Last updated October 19, 2018 at 11:01 am
Study links drier rivers to rises in dangerous pathogens.
Australia’s crippling drought could have more than the obvious consequences. Scientists have warned of a possible spike in gastroenteritis around the country.
Researchers from the Australian National University say reported cases of the gastro bug cryptosporidiosis rose significantly in parts of the Murray Darling Basin during the last big drought, then quickly fell again once it ended in 2009.
Dr Aparna Lal from ANU’s Research School of Population Health says droughts reduce river volume and flow, potentially increasing the concentration of pathogens, including those that cause gastro.
“As these gastro bugs can also be spread from livestock, land-use change may also contribute to this pattern, due in part to access around waterways,” she says. “This study highlights the very real risks that climate change, drought and environmental change, more broadly, pose to people’s health.”
More than 60% of water-related disease outbreaks worldwide between 2011 and 2016 were caused by cryptosporidiosis.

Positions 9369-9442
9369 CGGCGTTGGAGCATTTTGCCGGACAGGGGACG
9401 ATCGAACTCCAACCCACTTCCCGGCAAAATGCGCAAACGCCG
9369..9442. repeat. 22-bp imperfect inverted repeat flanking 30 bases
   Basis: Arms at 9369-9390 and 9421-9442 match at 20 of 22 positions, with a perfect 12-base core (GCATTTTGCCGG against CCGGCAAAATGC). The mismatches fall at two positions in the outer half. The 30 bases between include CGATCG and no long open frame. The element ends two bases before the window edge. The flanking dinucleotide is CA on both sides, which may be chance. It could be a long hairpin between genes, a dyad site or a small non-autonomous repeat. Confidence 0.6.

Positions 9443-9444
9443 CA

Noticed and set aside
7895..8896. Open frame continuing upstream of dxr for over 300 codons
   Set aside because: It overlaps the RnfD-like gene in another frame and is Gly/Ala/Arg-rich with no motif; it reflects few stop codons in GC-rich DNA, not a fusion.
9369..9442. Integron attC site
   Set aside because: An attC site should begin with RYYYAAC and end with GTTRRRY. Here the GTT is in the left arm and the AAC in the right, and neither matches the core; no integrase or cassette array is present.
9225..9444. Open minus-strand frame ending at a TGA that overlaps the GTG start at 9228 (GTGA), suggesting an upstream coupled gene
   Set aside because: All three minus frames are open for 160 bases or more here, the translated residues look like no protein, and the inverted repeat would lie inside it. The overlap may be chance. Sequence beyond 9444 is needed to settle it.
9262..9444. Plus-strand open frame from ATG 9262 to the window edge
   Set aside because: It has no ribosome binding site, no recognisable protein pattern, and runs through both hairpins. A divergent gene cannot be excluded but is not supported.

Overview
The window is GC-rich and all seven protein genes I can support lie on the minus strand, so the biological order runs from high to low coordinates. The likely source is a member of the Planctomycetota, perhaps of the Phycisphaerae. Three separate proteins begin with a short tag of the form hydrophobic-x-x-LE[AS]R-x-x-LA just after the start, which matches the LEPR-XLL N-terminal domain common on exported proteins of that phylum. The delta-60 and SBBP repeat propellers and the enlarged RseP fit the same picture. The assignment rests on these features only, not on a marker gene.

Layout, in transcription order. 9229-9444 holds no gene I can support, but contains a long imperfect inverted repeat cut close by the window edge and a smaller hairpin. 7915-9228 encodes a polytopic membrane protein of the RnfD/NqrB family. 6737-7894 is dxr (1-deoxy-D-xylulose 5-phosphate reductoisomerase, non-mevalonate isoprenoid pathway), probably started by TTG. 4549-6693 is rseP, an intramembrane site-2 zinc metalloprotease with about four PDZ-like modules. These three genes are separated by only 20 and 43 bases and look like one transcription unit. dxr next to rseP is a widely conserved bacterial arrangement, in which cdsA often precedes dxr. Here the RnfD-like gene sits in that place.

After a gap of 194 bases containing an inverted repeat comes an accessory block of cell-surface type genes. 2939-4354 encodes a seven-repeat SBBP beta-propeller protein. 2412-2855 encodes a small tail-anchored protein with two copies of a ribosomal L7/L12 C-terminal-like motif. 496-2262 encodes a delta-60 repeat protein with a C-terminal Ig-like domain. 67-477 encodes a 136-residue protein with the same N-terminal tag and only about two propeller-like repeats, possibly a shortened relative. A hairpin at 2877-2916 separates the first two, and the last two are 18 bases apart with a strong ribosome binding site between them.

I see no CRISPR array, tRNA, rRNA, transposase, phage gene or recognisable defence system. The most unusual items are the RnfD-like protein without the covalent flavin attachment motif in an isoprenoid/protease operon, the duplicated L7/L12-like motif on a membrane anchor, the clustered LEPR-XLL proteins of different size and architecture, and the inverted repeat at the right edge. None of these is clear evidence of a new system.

Australia reports the second highest rate of cryptosporidium illness in humans across developed nations, with high rates in remote areas. Children under five years old are particularly at risk from the disease.
In a paper published in the Journal of Water and Health, Lal says that while the data cannot demonstrate a causal relationship between environmental extremes and disease transmission, the association of reported cryptosporidiosis with drought conditions is consistent with its predominantly waterborne route of spread.
The results also suggest, she says, that catchment interventions appropriate to delivering safe water need to be location- and season-specific
“Rates of reported cryptosporidiosis are highest in rural and remote areas, communities that are typically not a focus for water infrastructure improvements in response to drought,” she writes.